The Beatles seem to have liked this song a lot-- at least one alternate version that I know of exists on a bootleg, and John liked it enough to try recording it in the '70s in the chaotic sessions for his Rock 'n' Roll album, which was produced by Spector. (It didn't make it onto that album, though it was later released on the 1986 compilation Menlove Avenue.) This version from Live at the BBC is particularly effective, though, in my opinion.
The song has an abashed sweetness with an underlying dark element that only becomes darker when you learn that the title is based on Spector's father's epitaph. I don't know if John knew that when the Beatles first performed it, but I'm sure it would only have made him like it that much more. Though the whole song is performed kind of quietly and understatedly, John's vocal takes on some nice urgency in the bridge-- he might not be tearing flesh here, but he certainly puts some genuine heartbreak into this. Paul and George are well into the spirit of things, too, especially on the bridge when they seem to sound thicker somehow. But I also like the barbershoppy sound they achieve on the verses. And Ringo tatting out the unceasing triple time and driving the beat as they launch into the bridge is all super cool.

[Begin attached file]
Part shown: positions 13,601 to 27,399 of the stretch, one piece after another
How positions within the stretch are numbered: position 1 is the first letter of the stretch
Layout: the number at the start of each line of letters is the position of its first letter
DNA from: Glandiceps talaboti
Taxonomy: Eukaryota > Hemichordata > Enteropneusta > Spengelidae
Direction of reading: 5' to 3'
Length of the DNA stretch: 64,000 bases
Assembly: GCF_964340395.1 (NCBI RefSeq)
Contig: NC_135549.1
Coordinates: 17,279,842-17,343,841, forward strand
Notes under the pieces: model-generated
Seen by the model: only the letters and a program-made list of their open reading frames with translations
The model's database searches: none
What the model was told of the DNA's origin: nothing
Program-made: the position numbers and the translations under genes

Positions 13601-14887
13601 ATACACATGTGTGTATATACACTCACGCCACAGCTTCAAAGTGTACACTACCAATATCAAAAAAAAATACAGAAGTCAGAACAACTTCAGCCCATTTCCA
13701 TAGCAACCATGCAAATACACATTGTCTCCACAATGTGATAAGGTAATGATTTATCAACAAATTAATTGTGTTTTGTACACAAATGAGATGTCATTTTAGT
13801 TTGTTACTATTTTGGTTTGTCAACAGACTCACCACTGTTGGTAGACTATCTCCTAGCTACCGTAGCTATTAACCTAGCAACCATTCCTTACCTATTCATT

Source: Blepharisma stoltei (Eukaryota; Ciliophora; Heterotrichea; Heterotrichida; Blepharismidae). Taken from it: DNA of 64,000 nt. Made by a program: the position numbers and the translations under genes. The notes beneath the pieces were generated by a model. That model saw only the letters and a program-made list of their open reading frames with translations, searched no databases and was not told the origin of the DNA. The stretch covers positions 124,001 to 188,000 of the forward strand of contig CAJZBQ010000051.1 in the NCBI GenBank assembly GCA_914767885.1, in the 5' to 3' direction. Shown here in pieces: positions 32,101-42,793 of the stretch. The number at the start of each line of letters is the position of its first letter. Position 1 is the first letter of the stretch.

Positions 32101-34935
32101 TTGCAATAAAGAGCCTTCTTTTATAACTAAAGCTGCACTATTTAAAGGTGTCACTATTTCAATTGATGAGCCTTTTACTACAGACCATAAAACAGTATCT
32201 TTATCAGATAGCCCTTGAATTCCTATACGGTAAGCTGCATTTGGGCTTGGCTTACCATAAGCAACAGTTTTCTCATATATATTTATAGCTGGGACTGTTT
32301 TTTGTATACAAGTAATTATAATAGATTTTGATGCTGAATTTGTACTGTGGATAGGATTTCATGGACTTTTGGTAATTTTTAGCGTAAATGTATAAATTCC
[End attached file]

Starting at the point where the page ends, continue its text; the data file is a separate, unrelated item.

The whole thing amounts to a quite faithful cover of the Teddy Bears' original, which is below. I really like the Beatles' a lot better though-- that note of quiet desperation in John's vocal is something that you just don't hear anywhere else, really. Still, though, I could take a slow dance to either. What can I say? I have a soft spot for '50s pop weepers.
"To Know Her Is to Love Her," released in the U.K. and the U.S. disc 1 track 24 of Live at the BBC, November 30, 1994.